A common perception in family and private businesses is that corporate governance is about compliance and therefore the domain of their Accountant and / or Solicitor to provide guidance, advice and checks. Compliance is a role of governance within the business and no one will argue that business owners / managers have an obligation to comply with all relevant legislation, accounting standards and to be accountable to stakeholders. However compliance must be considered the secondary benefit otherwise the business will struggle to achieve sustained profits.

Good corporate governance is a risk management tool, productivity driver and the platform for improving performance of the business. In addition, it assists the business to be responsive to its market and broader business environment. BUT what is corporate governance?

In layman’s terms, corporate governance is the policies, procedures, processes and systems that direct and control the business. This framework enables the business to operate effectively and ethically while complying with legislation. It also acts as the platform for strategic decision making to take the business forward. It is important to stress that corporate governance applies to every business regardless of size, type or complexity and is primarily the concern of the person / people that direct the business.

So, how does good corporate governance add value to your business?

Firstly corporate governance MUST be aligned to the strategy of the business and is a tool to allow the owner / manager take the business forward. It also has a positive influence of the culture of the business. This is achieved by having clear documentation about how you what your workforce to interact with all stakeholders, be they internal or external. Other value add benefits include:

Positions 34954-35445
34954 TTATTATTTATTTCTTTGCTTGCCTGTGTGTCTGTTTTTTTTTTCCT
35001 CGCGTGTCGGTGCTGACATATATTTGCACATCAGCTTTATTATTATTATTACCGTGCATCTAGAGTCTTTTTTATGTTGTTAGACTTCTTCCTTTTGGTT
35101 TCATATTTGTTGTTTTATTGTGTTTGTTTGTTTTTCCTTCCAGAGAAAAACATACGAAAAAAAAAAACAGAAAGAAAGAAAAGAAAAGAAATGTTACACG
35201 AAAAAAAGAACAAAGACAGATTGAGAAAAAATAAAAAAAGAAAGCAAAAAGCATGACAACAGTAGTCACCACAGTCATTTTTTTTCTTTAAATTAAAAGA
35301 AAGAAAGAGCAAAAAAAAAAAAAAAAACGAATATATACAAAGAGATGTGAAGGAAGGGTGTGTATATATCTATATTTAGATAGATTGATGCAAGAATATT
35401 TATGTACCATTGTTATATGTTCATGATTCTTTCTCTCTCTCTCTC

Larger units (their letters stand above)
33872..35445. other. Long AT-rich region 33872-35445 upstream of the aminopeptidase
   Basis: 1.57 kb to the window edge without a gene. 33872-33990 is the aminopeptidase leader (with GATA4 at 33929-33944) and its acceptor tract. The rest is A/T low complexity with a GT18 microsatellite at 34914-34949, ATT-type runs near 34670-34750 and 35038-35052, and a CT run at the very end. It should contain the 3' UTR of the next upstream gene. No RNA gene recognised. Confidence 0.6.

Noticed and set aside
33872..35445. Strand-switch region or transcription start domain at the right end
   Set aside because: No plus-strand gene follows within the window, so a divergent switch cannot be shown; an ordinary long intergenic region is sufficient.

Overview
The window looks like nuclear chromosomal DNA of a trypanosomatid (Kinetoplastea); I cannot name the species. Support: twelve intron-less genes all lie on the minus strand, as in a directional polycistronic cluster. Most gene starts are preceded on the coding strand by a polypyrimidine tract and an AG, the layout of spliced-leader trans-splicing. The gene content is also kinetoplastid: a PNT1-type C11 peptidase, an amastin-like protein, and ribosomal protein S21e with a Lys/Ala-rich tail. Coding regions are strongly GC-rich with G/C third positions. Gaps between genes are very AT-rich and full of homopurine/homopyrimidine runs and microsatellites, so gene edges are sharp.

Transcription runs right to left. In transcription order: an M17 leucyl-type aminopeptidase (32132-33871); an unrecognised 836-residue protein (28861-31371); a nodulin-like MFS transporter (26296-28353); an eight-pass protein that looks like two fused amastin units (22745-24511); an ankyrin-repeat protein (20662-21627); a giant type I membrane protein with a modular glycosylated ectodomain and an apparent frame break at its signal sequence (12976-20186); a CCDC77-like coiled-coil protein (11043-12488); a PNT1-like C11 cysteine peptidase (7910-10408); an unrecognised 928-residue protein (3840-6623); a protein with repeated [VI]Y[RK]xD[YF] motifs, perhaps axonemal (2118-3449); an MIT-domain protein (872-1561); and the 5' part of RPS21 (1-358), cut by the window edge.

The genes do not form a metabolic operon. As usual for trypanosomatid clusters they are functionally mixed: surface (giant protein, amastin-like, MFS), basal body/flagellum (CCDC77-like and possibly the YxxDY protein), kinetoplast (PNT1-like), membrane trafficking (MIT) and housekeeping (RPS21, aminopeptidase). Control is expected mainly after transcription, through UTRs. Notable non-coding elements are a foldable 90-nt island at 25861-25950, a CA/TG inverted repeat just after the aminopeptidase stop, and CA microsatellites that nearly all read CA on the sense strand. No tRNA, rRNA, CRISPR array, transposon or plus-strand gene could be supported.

• Accuracy of information (clients, suppliers, stakeholders and regulators) to facilitate the business decision making process and to enable timely reporting to management and external stakeholders such as your accountant, financier and regulators
  • The capture, storage and retrieval of operational data used for decision making and stakeholder management
  • Management of the risks associated with the business and its operating environment including operational, reputational, financial, physical or technical. Risks can be obvious or emerging therefore assist in the risk mitigation process
  • Documentation of work practices to achieve efficiency, high levels of productivity, reduce waste (materials and time), product / service quality and to promote continuous improvement across all operations
  • Guides the development, monitoring and evaluation of workforce performance and allows the establishment of clear KPIs for the individuals and departments. This includes the integration of the Workplace Health & Safety, Environmental Management and Training & Development processes across the business

In the current business environment financial institutions are placing greater emphasis the governance frameworks within a business as part of their assessment process A business that cannot demonstrate sound governance systems could be limiting their opportunity to secure appropriate funding to operate effectively. Client and supplier terms of trade are one aspect that comes under considerable scrutiny.

Finally, it must be stressed that corporate governance is not a “one size fits all” process and if your key stakeholders assert this, question then thoroughly. A restrictive view of corporate governance will achieve compliance however it will not provide the business with the flexibility to capitalise on opportunities that will positively impact on the bottom line.